Wednesday, July 11, 2012

Remember D&D modules? Which one reminds you of Mists' Plot?

Reading through the "Zones & Dungeons - Game Guide" for MoP today, I was strangely reminded of my days playing AD&D.  The progression seems very linear.  Levels 85-86, Jade Forest wilderness and, after enough wandering, the Temple of the Jade Serpent.  Finish this (or gain enough XP to continue), and you're over to the Valley of the Four Winds and Stormstout Brewery.  A few more levels and you find yourself pushed by your DM into the Krasarang Wilds...

I don't beta, so I could be completely off, but whenever we played AD&D, I always got the feeling that we were being pushed to the end by our Dungeon Master -- except when I was DM, in which case there certainly were times I was pushing folks closer to the fancy end-module showdowns.  If a party spends too long on the throw-away portions, they'll 1.) likely miss the end game because you've played all night and the sun's coming back up and 2.) they'll eventually be too powerful to have fun at the end by gaining too much XP.  I guess 2.) is why we have level caps.

There were a few times I'd really slow things down, like in In The Dungeons of the Slave Lords, where folks started with nothing, had to make slings from small strips from their loincloths, and I didn't want them to miss the magic sword in the cloudy pool (iirc) that turned them invisible (and made the balance of the escape much easier).  "Are you sure you've searched everywhere?"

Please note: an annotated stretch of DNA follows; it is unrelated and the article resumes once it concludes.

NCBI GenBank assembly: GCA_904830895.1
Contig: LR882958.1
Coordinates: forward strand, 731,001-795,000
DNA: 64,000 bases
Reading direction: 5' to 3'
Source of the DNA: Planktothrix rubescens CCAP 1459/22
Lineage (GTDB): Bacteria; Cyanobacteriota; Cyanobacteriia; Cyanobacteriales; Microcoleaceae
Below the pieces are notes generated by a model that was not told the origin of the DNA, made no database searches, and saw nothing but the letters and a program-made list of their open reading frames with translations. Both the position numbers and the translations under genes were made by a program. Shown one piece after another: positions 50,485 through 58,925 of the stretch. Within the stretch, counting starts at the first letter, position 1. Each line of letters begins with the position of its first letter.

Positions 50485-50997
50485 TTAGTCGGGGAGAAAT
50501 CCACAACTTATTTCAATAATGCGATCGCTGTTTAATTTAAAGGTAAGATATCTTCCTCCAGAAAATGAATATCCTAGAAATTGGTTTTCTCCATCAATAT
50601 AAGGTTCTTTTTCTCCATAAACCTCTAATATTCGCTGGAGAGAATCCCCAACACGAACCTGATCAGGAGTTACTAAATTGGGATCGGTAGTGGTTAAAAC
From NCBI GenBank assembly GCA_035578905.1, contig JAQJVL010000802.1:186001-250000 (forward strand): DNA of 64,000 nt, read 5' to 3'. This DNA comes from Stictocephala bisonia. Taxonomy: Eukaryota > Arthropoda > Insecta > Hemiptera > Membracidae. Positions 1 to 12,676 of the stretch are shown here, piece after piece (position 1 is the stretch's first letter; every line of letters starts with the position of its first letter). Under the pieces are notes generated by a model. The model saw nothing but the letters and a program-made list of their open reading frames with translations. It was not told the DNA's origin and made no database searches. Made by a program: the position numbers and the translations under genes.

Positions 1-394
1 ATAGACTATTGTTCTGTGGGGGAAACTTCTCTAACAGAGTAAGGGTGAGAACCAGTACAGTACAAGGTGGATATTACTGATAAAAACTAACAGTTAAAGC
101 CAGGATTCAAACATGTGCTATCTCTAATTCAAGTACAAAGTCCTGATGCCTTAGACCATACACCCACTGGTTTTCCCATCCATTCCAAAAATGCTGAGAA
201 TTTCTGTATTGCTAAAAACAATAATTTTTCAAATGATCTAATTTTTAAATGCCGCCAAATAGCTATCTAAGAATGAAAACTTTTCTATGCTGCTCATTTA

But for something like Ravenloft, perhaps the best (or more accurately, arguably, the most over-engineered) module created for the game, there was so much well-planned branching and random action that you eventually had to push your party to finish up or they'd play forever.  In fact, the module recognized that it had too much content, and was designed with instructions on how to slowly force them to do so. But its replayability was remarkable.

Mists sounds more Slave Lords than Ravenloft.  I'm not sure either is necessarily better, but I would bet, after Wrath's somewhat stiltedly painful double tracked level progressions, the first is much much easier to create.

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